First off, there is the requisite role of Caesar, but it is largely the office of figurehead. Caesar doesn’t hold much power in regards to the goings-on within the coop, but he does hold a very useful power – the ability to veto a vote. There are various votes that will occur over the course of the game such as setting the tax rate, deciding which rooster gets fed to the foxes that prowl about the coop waiting for a chicken dinner, etc. Once per round, Caesar can use his veto token to declare the results of a vote null and void – provided he remembers that he even has the token. On top of this somewhat-useful ability, Caesar also gets a lot of frumentum and a much-coveted Caesar token that will equal a fair amount of victory points at the end of the game.
The two offices below Caesar are directly tied to the head office; all roosters in those locations will inevitably jockey for the role of Caesar during the course of the game (provided they don’t become fox food). The office directly below Caesar – the office of the Consul – holds a lot of subtle power; when a rooster dies, there is a monument erected in their honor. The family (player) of that dead rooster may place an extra token from a specific office (tokens that are used for VPs which cannot be taken more than once by any rooster in that family) along with a bribe next to the rooster statue in the vain hopes that the roosters of the Consul will accept the bribe and honor their memory. Of course, those roosters may also reject the bribe and send the rooster – and any valuable tokens waiting to be nabbed for VPs – into feathered obscurity.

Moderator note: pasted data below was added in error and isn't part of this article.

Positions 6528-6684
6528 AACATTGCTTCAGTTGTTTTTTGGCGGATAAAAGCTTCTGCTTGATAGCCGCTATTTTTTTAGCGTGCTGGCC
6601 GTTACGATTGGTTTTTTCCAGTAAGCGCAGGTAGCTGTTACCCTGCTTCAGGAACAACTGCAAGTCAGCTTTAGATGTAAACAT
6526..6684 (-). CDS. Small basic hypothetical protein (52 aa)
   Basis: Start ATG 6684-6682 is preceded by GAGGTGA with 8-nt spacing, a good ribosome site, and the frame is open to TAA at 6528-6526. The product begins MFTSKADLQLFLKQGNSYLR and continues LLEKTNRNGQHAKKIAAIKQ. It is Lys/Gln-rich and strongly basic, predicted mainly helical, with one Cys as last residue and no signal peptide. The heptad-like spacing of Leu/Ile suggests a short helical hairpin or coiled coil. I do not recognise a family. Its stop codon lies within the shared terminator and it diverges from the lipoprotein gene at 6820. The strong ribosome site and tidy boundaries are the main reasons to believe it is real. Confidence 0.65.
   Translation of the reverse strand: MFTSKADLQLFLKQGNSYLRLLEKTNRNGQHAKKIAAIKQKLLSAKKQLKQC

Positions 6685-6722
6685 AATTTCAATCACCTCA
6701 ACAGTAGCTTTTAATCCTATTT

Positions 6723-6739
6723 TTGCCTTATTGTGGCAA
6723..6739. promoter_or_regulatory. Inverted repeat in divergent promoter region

The office on the bottom of the path to Caesarhood holds the Praetors – the guards of the coop. Each round, they take a certain mix of Vigil and Traitor cards and take turns assigning them to the other four offices on the board. If there are more Traitors than Vigils in any office at the end of the turn, then the guards turn their backs long enough for a rooster (or three) to become a fox’s dinner. Basically, having a rooster in the Praetorship is a very powerful thing, indeed, and much frumentum can be extorted from players trying to keep their other roosters safe.
The final two offices are not directly connected to the office of Caesar and are, theoretically, independent of those particular politics. However, this being a dastardly, cutthroat coop, no one is safe from political dealings. The first office holds the Aedile – the tax office. They set the tax rate, which equates to fatter roosters and, therefore, more foxes prowling about. The higher the tax rate in the coop, the more Traitors show up in the Praetor’s office, and it’s basically bedlam, with roosters dying left and right. If the Aedile keep the tax rate low, then everyone is relaxed and happy and luxurious, boring peace breaks out – and who wants that now, really?